Ufoodz Newsletter

Stay informed on our latest news!

Syndicate content
 

The World of Kosher Wines

The use of wine in Judaism has been important for centuries, stretching back to biblical times. Historians note that wine was produced in Israel until sometime in the mid 7th century, when the country came under Muslim rule and alcoholic beverages were prohibited, though the use of wine for religious ceremonies continued within the exiled Jewish community. However, wine making did not return to Israel in earnest until the 19th century and the start of the Zionist Movement. The wine produced for consumption by observant Jews has always been guided by Jewish dietary law, which tends to center more on how the grapes are harvested and who handles the wine than what goes in it, as the ingredients in kosher wines are not considered to be non-kosher. Overall, given all the restrictions, the production of kosher wine can be a long and arduous process. Furthermore, the wine has taken a lot of heat over the years and often dubbed low-quality. For decades, most kosher wines were of the concord variety, were ultra sweet, and not so palatable. But, Jewish wine lovers say, this is changing. And now, when they lift the cup during Passover Seder, they are more pleased about the wine that reaches their lips.

What Makes a Wine Kosher?
In order for a wine to be dubbed “kosher”, only Sabbath-observant males are allowed to be involved in production. That means no non-observant individuals can plant or harvest the grapes, prepare them for the fermentation process, or bottle the wine. Major ingredients aren’t usually a problem as alcohol, sugar, and phenols are considered to be kosher. However, some of the ingredients normally used as “fining agents” – to clarify the wine – may not be used. These include gelatin, which comes from non-kosher animals, and casein, which is derived from certain dairy products. Instead, most kosher wine makers use a clay material known as bentonite to pull the suspended particles to the bottom of the barrel and clarify the wine.  Any equipment that touches the wine must also be kosher. This includes all tools for harvesting as well as the storage facilities for the wine, such as the barrels. The barrels must also be cleaned three times and one percent of the wine – consistent with the tradition of tithing – must be discarded.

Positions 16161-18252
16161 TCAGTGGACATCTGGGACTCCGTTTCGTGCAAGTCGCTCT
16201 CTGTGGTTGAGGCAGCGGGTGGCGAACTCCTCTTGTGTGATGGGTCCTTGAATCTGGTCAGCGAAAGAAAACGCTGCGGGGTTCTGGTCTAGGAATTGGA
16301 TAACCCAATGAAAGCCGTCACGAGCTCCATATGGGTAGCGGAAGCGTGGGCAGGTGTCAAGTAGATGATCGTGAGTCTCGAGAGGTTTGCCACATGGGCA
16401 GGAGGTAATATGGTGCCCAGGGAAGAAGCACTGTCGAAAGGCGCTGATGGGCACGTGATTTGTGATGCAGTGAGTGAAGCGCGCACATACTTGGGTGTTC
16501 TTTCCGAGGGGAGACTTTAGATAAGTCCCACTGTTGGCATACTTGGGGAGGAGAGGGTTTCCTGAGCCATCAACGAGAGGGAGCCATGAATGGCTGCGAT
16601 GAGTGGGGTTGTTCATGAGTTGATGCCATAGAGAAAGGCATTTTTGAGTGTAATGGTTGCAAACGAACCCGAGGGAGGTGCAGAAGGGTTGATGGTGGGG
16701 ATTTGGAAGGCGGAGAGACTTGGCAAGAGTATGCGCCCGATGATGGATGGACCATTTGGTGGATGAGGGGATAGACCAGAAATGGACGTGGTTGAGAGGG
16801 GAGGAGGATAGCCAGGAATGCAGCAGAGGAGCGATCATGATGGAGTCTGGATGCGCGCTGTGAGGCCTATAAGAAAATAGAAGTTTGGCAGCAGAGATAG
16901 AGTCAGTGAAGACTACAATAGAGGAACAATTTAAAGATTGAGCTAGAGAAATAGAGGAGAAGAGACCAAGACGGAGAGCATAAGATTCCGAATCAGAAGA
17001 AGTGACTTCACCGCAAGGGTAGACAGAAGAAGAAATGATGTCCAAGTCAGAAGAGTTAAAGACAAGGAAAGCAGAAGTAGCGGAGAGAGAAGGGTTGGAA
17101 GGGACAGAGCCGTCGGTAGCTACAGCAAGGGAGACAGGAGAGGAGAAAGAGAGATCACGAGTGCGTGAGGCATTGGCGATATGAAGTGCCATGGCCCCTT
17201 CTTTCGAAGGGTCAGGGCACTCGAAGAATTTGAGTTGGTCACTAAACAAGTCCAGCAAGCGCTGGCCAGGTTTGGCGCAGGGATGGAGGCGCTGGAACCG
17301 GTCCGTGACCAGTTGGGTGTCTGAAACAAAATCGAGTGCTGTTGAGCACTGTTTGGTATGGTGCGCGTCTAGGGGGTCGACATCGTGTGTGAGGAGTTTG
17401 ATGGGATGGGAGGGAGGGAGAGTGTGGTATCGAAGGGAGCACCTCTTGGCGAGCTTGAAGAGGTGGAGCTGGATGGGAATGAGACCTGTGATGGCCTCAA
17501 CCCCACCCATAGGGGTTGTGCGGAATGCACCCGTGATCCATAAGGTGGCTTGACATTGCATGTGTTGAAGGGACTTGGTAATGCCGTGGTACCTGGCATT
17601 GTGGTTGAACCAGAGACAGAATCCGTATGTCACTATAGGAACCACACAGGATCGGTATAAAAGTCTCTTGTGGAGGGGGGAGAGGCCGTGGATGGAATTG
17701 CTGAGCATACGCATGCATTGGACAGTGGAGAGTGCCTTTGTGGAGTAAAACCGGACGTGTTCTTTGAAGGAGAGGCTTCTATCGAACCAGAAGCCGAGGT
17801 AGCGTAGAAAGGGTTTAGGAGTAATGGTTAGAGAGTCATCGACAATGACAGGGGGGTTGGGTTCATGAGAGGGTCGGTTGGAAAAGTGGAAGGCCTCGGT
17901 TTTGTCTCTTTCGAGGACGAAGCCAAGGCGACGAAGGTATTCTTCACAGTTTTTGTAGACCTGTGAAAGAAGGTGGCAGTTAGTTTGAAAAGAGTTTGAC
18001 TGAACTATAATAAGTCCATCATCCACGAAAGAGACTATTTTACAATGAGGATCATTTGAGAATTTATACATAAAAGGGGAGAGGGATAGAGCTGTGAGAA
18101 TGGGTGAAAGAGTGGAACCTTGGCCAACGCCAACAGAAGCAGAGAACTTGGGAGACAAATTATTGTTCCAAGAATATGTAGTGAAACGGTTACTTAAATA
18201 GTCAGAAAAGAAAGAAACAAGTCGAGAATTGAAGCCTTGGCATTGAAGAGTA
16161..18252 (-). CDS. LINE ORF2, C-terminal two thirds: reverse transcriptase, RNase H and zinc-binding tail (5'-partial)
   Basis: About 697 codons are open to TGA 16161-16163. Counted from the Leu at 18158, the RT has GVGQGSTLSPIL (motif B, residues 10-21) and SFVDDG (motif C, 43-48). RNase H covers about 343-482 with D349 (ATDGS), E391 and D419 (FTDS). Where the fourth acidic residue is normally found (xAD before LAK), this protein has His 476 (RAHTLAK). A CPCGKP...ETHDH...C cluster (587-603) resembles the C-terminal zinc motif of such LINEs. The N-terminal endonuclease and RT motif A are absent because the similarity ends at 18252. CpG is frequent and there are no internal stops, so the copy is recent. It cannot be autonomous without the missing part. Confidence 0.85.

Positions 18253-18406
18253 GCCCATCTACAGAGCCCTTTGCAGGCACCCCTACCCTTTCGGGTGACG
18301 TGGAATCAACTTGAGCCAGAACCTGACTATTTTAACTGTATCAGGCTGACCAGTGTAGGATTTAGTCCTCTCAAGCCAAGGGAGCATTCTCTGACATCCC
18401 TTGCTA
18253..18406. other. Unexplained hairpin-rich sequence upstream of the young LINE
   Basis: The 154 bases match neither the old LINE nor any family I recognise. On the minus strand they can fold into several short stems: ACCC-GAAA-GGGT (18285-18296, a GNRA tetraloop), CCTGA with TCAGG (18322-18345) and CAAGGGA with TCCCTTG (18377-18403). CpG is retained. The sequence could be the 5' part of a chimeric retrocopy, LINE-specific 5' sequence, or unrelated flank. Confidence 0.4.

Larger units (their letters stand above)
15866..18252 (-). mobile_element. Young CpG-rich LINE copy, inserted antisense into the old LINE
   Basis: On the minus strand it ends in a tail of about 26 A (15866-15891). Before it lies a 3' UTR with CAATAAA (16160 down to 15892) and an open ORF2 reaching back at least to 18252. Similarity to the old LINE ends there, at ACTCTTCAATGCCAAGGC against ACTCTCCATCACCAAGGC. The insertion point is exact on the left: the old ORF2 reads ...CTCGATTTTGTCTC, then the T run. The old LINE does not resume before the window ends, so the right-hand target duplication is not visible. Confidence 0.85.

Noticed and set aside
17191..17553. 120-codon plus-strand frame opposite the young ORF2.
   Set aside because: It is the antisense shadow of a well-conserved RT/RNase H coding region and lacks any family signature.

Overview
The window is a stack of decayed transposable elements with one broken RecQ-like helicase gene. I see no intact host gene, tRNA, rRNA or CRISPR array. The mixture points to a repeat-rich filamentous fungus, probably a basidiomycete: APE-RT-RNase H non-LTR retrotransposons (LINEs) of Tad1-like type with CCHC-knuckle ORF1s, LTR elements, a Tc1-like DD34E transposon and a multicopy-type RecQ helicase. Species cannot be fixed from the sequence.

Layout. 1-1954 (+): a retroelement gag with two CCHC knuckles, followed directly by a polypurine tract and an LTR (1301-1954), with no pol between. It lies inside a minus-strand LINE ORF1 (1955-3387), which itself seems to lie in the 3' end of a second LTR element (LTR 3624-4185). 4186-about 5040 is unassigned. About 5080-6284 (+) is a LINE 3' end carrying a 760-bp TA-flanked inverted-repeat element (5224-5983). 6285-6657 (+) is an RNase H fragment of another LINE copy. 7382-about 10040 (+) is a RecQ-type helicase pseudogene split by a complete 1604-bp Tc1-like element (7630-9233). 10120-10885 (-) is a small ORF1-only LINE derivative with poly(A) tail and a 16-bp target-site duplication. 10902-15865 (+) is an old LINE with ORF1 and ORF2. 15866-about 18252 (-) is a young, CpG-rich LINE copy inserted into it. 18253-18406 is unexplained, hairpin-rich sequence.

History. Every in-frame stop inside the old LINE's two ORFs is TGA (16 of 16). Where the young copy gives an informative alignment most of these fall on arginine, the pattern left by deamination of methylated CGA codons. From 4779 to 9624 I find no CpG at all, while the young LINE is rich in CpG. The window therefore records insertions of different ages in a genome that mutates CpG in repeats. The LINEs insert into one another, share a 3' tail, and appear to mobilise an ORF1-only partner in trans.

Mevushal vs. Non-Mevushal
There are really two different levels of kosher when it comes to the winemaking process. Following the steps outlined above is sufficient for many drinkers of kosher wine but Orthodox Jews only drink wine that is “mevushal”.  Making a wine mevushal adds another step to the wine-making process. Kashrut law stipulates that normal kosher wine, when touched by a non-Jew – including a wine steward or waiter in a restaurant – becomes “un-kosher”. In order to avoid this situation, the wine is brought to the boiling point after fermentation, after which it can be touched by non-Jews or “idolaters” and remain kosher. This type of wine is usually served in kosher restaurants. Most wine aficionados will note that the cooking of the wine does indeed affect the flavor and alter the tannins; however, new processes are coming into practice which have improved upon the traditional mevushal process, having less of a negative effect on the taste of the wine.

New and Improved
In the last twenty years, kosher wines have grown in popularity and, hence, many new kosher wineries have sprung up, particularly in Israel’s Golan Heights area but also in other countries like France, Australia, Italy, Germany, and even in the United States’ most popular wine-making regions, like California’s Napa Valley. The import of many of these wines to the U.S. means that observant Jews are no longer limited to varieties by long-time domestic producers like Manischewitz and Kedem, who many believe give kosher wine a bad name.


Tags: